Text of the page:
The experiment used a typical 2835 lead frame LED (2.8 mm × 3.5 mm × 0.65 mm) package. The experiment was carried out by mixing LuAG:Ce phosphor and CdSe/CdS/ZnS QRAs or CdSe/CdS QRs powder into silicone resin. Then, the mixture was deposited on top of the GaN LED chip in the LED frame through fluid dispensing. The fabricated LEDs were kept at 100 °C for 2 h and 150 °C for 2 h in air to cure the phosphor–silicone composite. The LEDs were soldered on PCB by a standard reflow soldering process to carry out the optical and stability tests.

2.4. Characterizations

Photoluminescence (PL) and stability tests were acquired on an Ideaoptics FX2000-EX PL-spectrometer. Transmission electron spectroscopy (TEM) and high-angle annular dark-field scanning transmission electron microscope (HAADF-STEM) micrographs was performed on a FEI TalosF200s transmission electron microscope operating at 100 kV. Scanning electron microscopy (SEM) experiments were performed on FEI Nova NanoSEM 450. Fourier transform infrared spectroscopy (FTIR) measurements were carried out on a Thermo-Nicolet iS50 FTIR-spectrometer. The quantum efficiency (QE) measurements were carried out on an Ocean Optics QEpro QY test system under 390 nm blue laser irradiation. The infrared thermal images were recorded on an Optris PI200. The luminous efficiency and optical power were recorded on an EVERFINE ATA-1000 LED automatic temperature control photoelectric analysis and measurement system. Ultraviolet visible (UV-Vis) absorption spectra were tested on a Persee T6 UV-Vis spectrometer. Thermal gravimetric (TG) analysis was performed on a Beijing lasting Scientific Instrument Factory HCT-3 Microcomputer Differential Thermal Balance. The luminous efficiency and optical power were recorded on an EVERFINE ATA-1000 LED automatic temperature control photoelectric analysis and measurement system. The fluorescent thermal quenching was tested on an EVERFINE EX-1000 test system.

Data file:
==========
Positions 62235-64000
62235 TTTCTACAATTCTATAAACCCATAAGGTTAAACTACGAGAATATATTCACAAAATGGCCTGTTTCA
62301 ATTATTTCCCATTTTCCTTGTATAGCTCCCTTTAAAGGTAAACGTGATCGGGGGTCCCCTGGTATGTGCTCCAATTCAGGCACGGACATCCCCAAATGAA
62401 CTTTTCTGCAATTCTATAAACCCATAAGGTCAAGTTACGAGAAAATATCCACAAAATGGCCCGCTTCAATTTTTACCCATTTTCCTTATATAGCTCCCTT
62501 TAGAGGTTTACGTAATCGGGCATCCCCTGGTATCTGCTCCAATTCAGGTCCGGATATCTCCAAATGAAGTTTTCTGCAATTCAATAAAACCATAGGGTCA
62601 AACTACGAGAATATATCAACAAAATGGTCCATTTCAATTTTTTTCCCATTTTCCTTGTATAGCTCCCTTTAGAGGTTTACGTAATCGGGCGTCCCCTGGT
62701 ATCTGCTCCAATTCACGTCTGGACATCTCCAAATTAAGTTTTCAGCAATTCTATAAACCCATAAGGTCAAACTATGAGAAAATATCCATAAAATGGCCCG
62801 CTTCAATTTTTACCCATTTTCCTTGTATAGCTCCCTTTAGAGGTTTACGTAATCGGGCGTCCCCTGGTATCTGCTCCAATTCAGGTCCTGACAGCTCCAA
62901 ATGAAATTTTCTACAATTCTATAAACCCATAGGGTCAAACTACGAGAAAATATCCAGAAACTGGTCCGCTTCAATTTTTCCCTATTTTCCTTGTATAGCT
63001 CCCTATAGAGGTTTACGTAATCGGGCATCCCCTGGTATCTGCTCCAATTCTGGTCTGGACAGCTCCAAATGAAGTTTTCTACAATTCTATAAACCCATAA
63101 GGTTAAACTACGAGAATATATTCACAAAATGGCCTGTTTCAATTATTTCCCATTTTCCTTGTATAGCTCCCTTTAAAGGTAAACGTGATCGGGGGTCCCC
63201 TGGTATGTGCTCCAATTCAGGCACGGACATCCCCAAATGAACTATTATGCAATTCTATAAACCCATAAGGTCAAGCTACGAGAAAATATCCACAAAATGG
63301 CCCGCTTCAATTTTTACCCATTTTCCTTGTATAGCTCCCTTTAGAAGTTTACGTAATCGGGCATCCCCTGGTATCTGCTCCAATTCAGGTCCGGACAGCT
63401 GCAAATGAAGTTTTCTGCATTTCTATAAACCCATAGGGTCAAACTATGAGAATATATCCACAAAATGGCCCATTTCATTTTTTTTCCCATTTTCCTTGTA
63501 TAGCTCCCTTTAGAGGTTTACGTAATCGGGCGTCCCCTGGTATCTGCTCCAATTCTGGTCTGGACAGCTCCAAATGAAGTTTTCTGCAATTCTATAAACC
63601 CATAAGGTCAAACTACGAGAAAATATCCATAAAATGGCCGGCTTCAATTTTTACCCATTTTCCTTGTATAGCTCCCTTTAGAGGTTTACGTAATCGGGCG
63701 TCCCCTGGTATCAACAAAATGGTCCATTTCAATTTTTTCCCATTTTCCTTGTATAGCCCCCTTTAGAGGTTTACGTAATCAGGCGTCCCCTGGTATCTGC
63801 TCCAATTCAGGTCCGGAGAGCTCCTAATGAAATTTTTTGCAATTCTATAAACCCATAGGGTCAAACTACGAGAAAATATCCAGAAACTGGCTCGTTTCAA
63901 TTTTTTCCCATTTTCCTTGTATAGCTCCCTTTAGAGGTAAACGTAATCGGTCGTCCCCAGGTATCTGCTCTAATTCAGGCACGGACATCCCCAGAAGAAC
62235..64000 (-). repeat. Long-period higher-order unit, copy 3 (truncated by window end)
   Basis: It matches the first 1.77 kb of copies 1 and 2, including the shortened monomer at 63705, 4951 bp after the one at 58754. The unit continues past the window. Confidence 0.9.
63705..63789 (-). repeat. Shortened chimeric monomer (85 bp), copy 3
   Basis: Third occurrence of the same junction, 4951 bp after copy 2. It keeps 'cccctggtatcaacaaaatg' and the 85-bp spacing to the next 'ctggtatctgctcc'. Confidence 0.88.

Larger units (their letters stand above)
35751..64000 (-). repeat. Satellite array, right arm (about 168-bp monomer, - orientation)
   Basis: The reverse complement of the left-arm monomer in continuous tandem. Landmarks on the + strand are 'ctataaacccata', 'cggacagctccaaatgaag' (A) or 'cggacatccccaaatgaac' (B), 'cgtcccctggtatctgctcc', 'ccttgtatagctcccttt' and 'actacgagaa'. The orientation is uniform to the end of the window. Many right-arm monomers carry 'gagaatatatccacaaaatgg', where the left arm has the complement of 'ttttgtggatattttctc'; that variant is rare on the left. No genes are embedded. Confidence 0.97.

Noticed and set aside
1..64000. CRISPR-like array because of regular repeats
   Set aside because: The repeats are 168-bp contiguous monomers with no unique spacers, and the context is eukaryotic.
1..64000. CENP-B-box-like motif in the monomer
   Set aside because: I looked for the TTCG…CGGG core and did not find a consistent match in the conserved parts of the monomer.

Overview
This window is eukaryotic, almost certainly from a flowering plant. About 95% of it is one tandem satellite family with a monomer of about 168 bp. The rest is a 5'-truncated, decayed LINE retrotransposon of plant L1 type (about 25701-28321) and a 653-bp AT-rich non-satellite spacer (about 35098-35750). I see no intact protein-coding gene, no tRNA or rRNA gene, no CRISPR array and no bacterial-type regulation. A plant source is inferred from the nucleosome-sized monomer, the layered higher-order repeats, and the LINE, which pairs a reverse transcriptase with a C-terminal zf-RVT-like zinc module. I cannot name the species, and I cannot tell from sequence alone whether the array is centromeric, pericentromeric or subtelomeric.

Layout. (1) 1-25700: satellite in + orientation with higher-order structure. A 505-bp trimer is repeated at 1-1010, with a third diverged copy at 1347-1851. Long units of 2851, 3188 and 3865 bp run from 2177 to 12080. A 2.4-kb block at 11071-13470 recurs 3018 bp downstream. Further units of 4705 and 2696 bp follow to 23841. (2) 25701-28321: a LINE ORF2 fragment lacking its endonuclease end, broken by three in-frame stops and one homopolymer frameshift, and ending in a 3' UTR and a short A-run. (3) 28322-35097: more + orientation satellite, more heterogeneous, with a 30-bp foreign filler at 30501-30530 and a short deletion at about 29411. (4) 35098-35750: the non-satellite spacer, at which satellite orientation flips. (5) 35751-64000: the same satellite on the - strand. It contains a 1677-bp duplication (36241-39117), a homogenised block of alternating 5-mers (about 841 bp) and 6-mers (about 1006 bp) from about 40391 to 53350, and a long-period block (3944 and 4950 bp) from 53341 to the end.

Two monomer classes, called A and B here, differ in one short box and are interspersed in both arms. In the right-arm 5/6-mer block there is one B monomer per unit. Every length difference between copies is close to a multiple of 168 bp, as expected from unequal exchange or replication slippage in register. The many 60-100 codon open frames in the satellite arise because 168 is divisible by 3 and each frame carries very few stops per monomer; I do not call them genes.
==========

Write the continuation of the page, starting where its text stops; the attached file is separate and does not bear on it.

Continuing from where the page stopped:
3. Results and Discussion

3.1. Growth and Structure Characterization of CdSe/CdS/ZnS QRAs

CdSe/CdS QRs were synthesized by referring to the literature [37]. As mentioned above, the ZnS has a large lattice mismatch with hexagonal CdS. Hence, it usually forms a thin-layer encapsulation on the QR surface. According to literature reports, when there are plenty of ligands in a solution, overgrowth of thick ZnS will drive the destruction of the ZnS shelling on isolated CdSe/CdS QRs [33,34]. The ligands help to maintain the monodispersion of the QRs in solution; however, they are also involved into the resolve-growth of the surface during ZnS shelling and accelerate the surface reconstruction. With this understanding, we reduced the ligand concentration in the growth of ZnS on the surface of CdSe/CdS QRs, and Zn(DDTC)2 was employed as a single source ZnS precursor. The growth led to the formation of the assembly structure of CdSe/CdS QRs with ZnS encapsulation and interconnection.
Figure 1 shows the TEM images of the CdSe QDs core, CdSe/CdS QRs, and the CdSe/CdS/ZnS QRAs. The CdSe QDs present a quasi-spherical shape with a mean diameter of 3.1 nm. Figure 1b displays homogenously dispersed CdSe/CdS QRs with an average length of 55 nm and width of 4.7 nm, respectively. Figure 1c,d present the charts of the size distribution for the CdSe QDs and the CdSe/CdS QRs, which were measured from the TEM images. After the growth of ZnS, the CdSe/CdS QRs became closely packed and connected with each other to form an assembly structure, as shown in Figure 1e. The CdSe/CdS QRs in the assembly present a slightly increased mean diameter of 5.1 nm, suggesting the growth of the ZnS layer on the surface.